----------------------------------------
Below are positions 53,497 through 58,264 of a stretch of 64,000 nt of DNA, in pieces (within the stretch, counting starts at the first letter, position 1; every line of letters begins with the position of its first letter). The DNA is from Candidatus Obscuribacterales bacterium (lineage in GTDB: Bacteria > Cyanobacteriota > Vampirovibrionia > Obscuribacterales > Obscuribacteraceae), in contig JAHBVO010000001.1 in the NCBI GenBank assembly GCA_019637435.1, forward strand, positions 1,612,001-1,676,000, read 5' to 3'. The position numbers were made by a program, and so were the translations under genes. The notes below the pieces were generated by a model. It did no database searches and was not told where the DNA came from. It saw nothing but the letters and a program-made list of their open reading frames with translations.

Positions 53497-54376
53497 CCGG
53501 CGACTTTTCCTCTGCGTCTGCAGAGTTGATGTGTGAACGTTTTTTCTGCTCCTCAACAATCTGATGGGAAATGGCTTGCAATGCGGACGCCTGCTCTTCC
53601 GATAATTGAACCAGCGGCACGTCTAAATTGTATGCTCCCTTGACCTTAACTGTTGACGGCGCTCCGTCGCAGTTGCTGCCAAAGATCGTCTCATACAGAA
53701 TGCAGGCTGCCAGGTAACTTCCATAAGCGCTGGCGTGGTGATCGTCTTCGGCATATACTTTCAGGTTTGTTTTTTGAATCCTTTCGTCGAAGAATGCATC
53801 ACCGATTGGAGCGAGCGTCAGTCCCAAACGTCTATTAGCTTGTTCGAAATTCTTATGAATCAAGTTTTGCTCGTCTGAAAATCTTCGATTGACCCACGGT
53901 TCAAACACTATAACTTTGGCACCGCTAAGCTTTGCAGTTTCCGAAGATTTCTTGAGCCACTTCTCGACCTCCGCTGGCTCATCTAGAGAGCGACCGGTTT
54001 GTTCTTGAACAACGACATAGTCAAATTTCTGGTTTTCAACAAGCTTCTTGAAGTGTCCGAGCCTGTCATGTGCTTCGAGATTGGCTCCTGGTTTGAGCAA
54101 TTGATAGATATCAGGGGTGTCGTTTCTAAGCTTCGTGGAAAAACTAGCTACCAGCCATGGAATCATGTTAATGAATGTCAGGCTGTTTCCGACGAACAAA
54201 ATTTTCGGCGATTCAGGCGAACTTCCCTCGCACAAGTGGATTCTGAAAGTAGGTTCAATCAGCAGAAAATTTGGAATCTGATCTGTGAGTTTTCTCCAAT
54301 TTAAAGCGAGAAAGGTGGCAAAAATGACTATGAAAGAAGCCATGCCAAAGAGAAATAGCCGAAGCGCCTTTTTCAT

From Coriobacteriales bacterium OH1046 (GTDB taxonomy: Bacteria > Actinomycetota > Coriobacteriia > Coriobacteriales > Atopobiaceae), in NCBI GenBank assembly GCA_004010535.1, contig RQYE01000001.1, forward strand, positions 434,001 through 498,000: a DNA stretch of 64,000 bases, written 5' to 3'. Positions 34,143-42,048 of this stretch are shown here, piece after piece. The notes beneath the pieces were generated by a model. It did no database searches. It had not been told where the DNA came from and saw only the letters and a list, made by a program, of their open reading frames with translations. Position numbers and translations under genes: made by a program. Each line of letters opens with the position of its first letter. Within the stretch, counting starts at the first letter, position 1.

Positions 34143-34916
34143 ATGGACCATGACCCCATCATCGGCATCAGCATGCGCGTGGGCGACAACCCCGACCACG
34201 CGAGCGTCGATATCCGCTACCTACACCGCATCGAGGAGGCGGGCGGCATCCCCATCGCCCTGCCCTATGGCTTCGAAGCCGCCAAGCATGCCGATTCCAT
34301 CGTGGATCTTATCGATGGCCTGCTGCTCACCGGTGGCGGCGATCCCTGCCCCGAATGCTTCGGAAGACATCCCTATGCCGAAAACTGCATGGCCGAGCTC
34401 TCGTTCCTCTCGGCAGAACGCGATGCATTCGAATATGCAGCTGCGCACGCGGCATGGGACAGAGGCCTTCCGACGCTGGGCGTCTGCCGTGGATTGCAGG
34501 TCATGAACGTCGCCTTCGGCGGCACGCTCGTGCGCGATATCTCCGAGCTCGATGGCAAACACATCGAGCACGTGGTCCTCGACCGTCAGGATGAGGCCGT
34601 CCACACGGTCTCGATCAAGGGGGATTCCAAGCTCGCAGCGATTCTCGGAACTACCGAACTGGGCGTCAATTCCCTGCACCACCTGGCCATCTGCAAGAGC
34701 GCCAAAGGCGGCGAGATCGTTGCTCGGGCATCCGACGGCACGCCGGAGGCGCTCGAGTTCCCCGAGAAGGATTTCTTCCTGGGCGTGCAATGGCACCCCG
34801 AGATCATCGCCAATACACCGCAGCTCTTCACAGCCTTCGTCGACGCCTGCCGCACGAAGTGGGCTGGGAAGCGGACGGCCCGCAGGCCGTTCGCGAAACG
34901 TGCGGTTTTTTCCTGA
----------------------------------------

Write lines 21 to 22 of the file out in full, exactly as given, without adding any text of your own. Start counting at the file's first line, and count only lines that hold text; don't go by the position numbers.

34701 GCCAAAGGCGGCGAGATCGTTGCTCGGGCATCCGACGGCACGCCGGAGGCGCTCGAGTTCCCCGAGAAGGATTTCTTCCTGGGCGTGCAATGGCACCCCG
34801 AGATCATCGCCAATACACCGCAGCTCTTCACAGCCTTCGTCGACGCCTGCCGCACGAAGTGGGCTGGGAAGCGGACGGCCCGCAGGCCGTTCGCGAAACG